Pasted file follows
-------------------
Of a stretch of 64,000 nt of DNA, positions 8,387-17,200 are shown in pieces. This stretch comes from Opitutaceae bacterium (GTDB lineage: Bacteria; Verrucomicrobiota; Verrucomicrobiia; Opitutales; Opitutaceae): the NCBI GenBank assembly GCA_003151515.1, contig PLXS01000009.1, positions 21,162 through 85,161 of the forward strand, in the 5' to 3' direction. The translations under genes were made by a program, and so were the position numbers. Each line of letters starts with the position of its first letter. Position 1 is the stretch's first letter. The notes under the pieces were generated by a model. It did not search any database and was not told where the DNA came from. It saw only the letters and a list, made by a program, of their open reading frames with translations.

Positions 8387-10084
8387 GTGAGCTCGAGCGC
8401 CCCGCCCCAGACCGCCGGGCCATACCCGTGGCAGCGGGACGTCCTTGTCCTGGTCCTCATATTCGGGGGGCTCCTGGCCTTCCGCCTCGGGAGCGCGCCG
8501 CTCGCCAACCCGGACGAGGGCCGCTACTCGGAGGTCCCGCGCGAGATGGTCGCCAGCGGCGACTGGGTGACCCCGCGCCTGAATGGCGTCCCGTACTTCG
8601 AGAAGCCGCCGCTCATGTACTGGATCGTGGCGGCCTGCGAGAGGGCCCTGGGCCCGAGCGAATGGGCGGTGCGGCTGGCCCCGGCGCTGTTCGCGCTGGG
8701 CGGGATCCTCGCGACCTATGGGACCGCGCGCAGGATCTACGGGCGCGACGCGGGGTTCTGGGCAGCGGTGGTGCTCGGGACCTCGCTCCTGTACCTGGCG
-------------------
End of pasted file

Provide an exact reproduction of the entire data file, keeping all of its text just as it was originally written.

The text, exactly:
Of a stretch of 64,000 nt of DNA, positions 8,387-17,200 are shown in pieces. This stretch comes from Opitutaceae bacterium (GTDB lineage: Bacteria; Verrucomicrobiota; Verrucomicrobiia; Opitutales; Opitutaceae): the NCBI GenBank assembly GCA_003151515.1, contig PLXS01000009.1, positions 21,162 through 85,161 of the forward strand, in the 5' to 3' direction. The translations under genes were made by a program, and so were the position numbers. Each line of letters starts with the position of its first letter. Position 1 is the stretch's first letter. The notes under the pieces were generated by a model. It did not search any database and was not told where the DNA came from. It saw only the letters and a list, made by a program, of their open reading frames with translations.

Positions 8387-10084
8387 GTGAGCTCGAGCGC
8401 CCCGCCCCAGACCGCCGGGCCATACCCGTGGCAGCGGGACGTCCTTGTCCTGGTCCTCATATTCGGGGGGCTCCTGGCCTTCCGCCTCGGGAGCGCGCCG
8501 CTCGCCAACCCGGACGAGGGCCGCTACTCGGAGGTCCCGCGCGAGATGGTCGCCAGCGGCGACTGGGTGACCCCGCGCCTGAATGGCGTCCCGTACTTCG
8601 AGAAGCCGCCGCTCATGTACTGGATCGTGGCGGCCTGCGAGAGGGCCCTGGGCCCGAGCGAATGGGCGGTGCGGCTGGCCCCGGCGCTGTTCGCGCTGGG
8701 CGGGATCCTCGCGACCTATGGGACCGCGCGCAGGATCTACGGGCGCGACGCGGGGTTCTGGGCAGCGGTGGTGCTCGGGACCTCGCTCCTGTACCTGGCG